The Athletic Hall of Fame induction recognizes alumni for distinction in athletics at Kalamazoo College. Inductees must have been students in good standing while at the College. Candidates who were students are first eligible 5 years after graduation or departure from the College for other reasons. Candidates who were coaches or associates in other capacities are first eligible 5 years after retirement or departure from the athletic program. Past inductees can be viewed alphabetically, by sport, induction year, or by team. Nominate someone today!
2022 Inductees – Individuals
Hornet Super Fan
Marigene Arnold’s Biography
Great fans are caretakers of caring who inspire others to share their caring about K athletes and contests. When one sees Marigene Arnold in the football bleachers, wearing her “Arnold, 1” Hornet jersey, one feels a family tie with everyone there. Acquaintance or stranger, we’re fans, and thus a family, of sorts, caring together for a few hours.
Courtside, poolside, on the pitch, or in the stands, Arnold’s ubiquitous presence represents the essence and importance of being a fan—what the late New Yorker editor and baseball writer, Roger Angell, described as “the business of caring—caring deeply and passionately, really caring—which is a capacity or an emotion that has almost gone out of our lives.”
Nearly every year Arnold worked at K, and for many years after her retirement, she attended at least one contest (and often more) in every Hornet sport, women’s teams, and men’s teams. She became so synonymous with K’s gridiron grindings that a Hornet football award carries her name. That’s especially fitting because fall-sport athletes arrive pre-term on a much lonelier campus, where a superfan “family” presence can make the place feel more like home and, well, family. Arnold was the first woman to serve on the College’s Faculty Advisory Committee for Athletics, and she was a member of the MIAA Women’s Sports Committee for many years.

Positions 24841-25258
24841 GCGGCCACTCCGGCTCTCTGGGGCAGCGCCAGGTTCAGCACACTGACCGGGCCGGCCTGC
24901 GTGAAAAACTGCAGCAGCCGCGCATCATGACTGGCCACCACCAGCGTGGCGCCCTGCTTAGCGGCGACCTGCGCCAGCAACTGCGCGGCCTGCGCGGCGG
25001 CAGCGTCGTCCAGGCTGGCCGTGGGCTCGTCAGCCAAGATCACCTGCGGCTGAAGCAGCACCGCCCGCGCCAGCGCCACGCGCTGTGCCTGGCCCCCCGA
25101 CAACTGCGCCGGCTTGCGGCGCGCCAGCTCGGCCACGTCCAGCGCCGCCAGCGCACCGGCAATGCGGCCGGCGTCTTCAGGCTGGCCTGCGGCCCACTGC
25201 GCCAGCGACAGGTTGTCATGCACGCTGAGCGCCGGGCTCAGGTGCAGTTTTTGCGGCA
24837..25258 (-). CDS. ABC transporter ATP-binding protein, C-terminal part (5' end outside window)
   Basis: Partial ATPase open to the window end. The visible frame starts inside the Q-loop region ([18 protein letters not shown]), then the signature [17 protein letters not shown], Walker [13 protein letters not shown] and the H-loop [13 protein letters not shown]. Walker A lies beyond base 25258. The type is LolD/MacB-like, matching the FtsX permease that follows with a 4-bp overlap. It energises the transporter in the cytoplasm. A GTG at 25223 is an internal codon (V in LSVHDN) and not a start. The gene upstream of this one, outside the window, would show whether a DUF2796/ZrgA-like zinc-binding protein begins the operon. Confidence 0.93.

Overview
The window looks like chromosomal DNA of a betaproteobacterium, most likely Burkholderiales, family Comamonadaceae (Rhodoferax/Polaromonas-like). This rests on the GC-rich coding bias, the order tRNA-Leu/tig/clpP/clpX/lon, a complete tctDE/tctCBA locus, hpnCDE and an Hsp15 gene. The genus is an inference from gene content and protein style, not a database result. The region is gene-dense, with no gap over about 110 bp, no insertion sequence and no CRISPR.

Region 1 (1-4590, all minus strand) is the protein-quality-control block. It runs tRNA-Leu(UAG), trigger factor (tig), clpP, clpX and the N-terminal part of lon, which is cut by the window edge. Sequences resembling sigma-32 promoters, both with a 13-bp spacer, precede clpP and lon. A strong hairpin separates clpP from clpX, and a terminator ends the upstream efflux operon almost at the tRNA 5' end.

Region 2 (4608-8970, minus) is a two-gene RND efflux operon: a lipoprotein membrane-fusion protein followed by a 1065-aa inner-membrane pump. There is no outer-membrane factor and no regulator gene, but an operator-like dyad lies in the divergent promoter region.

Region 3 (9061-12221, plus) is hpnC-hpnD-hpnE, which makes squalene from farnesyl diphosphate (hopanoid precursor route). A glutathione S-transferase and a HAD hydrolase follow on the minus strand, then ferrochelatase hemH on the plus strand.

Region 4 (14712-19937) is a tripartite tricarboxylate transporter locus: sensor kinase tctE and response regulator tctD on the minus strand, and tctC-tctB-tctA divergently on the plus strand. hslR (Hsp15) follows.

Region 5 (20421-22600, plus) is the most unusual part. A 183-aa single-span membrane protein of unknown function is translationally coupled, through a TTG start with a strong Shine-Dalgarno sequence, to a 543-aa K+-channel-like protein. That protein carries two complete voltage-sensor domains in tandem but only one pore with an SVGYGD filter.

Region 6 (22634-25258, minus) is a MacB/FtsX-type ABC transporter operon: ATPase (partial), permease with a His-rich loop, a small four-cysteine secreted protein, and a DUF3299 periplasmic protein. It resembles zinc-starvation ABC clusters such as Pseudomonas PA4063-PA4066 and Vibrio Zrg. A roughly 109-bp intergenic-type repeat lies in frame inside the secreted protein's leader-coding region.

Born in Georgia and reared in Florida, Arnold graduated from Miami Norland High School and earned her Ph.D. in anthropology from the University of Florida. She loved the study abroad program at K—its incredible potential to expand and deepen students’ perspectives—and she visited study abroad sites in France, Sierra Leone, Liberia, Senegal, Chile, and Costa Rica.
Her favorite course to teach: “Women in Cross-Cultural Perspective,” and Arnold is as deeply committed to women’s studies as she is to athletics. In 1973, she taught the first women-centered course at K, and she was the College’s first Great Lakes Colleges Association (GLCA) Women’s Studies representative. She lived in women’s residence halls on two occasions—Trowbridge (1974-75) and DeWaters (1975-76)—part of a K program called Faculty Member in Residence.
Among her favorite K memories: the exam-week, faculty-served, midnight breakfasts for students; and, perhaps above all, the year her beloved football Hornets ended a long drought of losses to the Hope Flying Dutchmen. Sweeeeeet!
Roger Angell’s essay is titled “Walk Off” and celebrates a World Series Game Six walk-off homer in Fenway Park by Boston Red Sox catcher Carlton Fisk. The Cincinnati Reds would go on to win Game Seven and thereby the 1975 World Series. But all that’s secondary. The essay is more so about the primary importance of fans, making it less Carlton Fisk and more Marigene Arnold—what she, and other tenders and savers of caring, mean to sports, and to one another. Perhaps, concludes Angell, “we have come to a time when it no longer matters so much what the caring is about, how frail and foolish is the object of that concern, as long as the feeling itself can be saved.”
Men’s Swimming and Diving
Guilherme Teles De Carvalho “William” Guedes ’15
Will Guedes’s Biography
Born and reared in Brazil (Brasilia), Guilherme (Will) Guedes spent his senior year of high school as an exchange student at John Adams High School in South Bend, Ind.
“I met (Kalamazoo College Diving Coach) Kyle Oberhill during a diving meet in Michigan, and he invited me to visit Kalamazoo College and get to know the Hornet swim and dive team,” says Guedes. “I felt so welcomed and, in that moment, knew K was the right place for me.”